Container gardening is a perfect “any-place any-time” solution for growing colourful flowers and fresh vegetables, whole year long. Read more to learn about this.
Basic needs of container plants include- sunlight, water, fertilizer and pesticides. However, the limited size of a container means frequently taking care of the needs of a plant. For example, container plants require regular watering, unlike wild plants, as there is no ground water-table to maintain moisture in the soil during dry conditions. Nevertheless, regularly nurturing and watching the plants grow is what makes gardening a rewarding and satisfying past-time.
Make “right plant, right place” your motto for a flourishing plant. Choose a plant according to the amount of sunlight a spot receives. A south-facing wall receives more sunlight than a north-facing one. Usually, woody plants, flowering plants and variegated-foliage plants require more light than low-growing bedding plants and herbaceous plants. Common problems associated with unbalanced sunlight are:
- Too much sunlight: Leaves become pale in colour and their size reduces. They turn dry and brittle along the edges. Shift the plant gradually to a more shaded spot, giving it time to recover. Suddenly moving it into deep shade may cause loss of leaves.
- Too little sunlight: Plants turn leggy with long, sprawling stems reaching out for sunlight while the leaves turn darker and larger in size. Flowering plants produce fewer flower-buds while variegated leaves lose their colour. Shift the plant gradually to a brighter spot to promote denser growth.
Moist soil enables the roots of a plant to absorb nutrients from it. It is usually time to water when the top one-inch of the soil feels dry. However, water requirement varies from plant to plant. Cactus or succulents can survive for days without water, while ferns need water regularly to grow. Watering also depends on the size of the container- bigger the container, less frequently it needs to be watered.
- Water thoroughly, allowing it to drain from the bottom of the container. If the soil feels soggy even after a few hours, then poke the drainage hole to unblock it.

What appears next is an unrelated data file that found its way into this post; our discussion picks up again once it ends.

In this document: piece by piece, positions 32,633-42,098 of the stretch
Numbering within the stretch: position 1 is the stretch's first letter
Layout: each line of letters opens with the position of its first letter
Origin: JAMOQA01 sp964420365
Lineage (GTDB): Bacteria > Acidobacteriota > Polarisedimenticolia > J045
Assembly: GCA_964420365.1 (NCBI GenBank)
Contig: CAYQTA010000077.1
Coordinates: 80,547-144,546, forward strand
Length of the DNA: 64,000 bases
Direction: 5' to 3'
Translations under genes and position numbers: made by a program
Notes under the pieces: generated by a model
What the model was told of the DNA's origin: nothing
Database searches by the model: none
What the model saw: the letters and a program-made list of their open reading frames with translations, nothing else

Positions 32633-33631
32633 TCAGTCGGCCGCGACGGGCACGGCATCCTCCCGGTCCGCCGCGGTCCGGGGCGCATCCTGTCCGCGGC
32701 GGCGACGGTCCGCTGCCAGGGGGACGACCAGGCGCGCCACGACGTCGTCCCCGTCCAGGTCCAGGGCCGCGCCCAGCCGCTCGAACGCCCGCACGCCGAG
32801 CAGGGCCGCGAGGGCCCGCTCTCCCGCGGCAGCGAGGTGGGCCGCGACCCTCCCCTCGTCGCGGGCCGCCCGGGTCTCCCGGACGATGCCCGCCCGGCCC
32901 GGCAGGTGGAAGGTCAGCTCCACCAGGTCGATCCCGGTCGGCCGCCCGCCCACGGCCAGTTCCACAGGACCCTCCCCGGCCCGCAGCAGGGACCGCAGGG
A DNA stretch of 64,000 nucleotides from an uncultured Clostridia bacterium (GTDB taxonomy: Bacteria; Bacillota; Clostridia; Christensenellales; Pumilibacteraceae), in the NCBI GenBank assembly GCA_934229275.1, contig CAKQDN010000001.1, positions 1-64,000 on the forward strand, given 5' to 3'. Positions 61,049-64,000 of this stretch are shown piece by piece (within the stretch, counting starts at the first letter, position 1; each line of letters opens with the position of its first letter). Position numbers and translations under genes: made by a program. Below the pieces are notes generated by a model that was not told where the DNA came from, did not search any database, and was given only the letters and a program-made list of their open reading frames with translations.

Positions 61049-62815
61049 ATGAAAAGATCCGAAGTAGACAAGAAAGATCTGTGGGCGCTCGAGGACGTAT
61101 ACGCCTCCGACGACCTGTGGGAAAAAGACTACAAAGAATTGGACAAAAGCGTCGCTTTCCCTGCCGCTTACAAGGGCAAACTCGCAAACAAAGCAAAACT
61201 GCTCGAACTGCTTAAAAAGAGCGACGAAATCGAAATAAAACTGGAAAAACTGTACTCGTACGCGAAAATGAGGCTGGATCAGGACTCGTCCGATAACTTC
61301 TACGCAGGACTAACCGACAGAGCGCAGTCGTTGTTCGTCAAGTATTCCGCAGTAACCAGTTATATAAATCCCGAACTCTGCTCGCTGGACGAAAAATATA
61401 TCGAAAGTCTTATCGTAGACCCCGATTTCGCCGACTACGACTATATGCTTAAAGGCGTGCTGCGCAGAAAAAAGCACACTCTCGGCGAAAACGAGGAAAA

- Throw away the excess water collected in the tray below. Don’t let the plant sit in water, as it restricts the air-flow from the hole and develops anaerobic conditions in the soil.
- Allow the soil to get dry before the next round of watering since constantly moist soil may develop mould.
- Mist the leaves occasionally to clean the dust from it. However, don’t keep the leaves constantly wet as it develops fungal problems.
- Reduce watering during cooler seasons as growth of a plant slows down.
- It causes the leaves to develop brown tips and wilt. Moreover, wet soil doesn’t allow the roots to breathe.
- Stunted slow growth with yellowing leaves, water-soaked spots and blisters are also symptoms of over-watering.
- Frequent watering also drains away the essential nutrients from the soil.
- Over-watering symptoms look similar to that of under-watering; hence check the soil to determine if the problem is excess moisture in the soil or very dry soil. It is harder for plants to recover from over-watering, especially if the roots have rotted.
- Allow the soil to dry-out before watering again. If the soil is clayey and turns soggy on watering, treat it by adding sand and organic matter to make it loose and to improve its drainage.
- Under-watering is easier to fix if detected on time.
- Like over-watering, the symptoms of under-watering include drooping leaves with pale-brown margins. However, the roots stay healthy even in dry soil for some time.
- Treat it by watering the container thoroughly and letting it drain from the bottom.
- If water drains too quickly, then either the plant has over-grown, suggesting it’s time to re-pot, or the soil is loose and doesn’t hold water. Improve the moisture-retention capacity of the soil by adding organic matter like manure or compost.
- Organic Fertilizers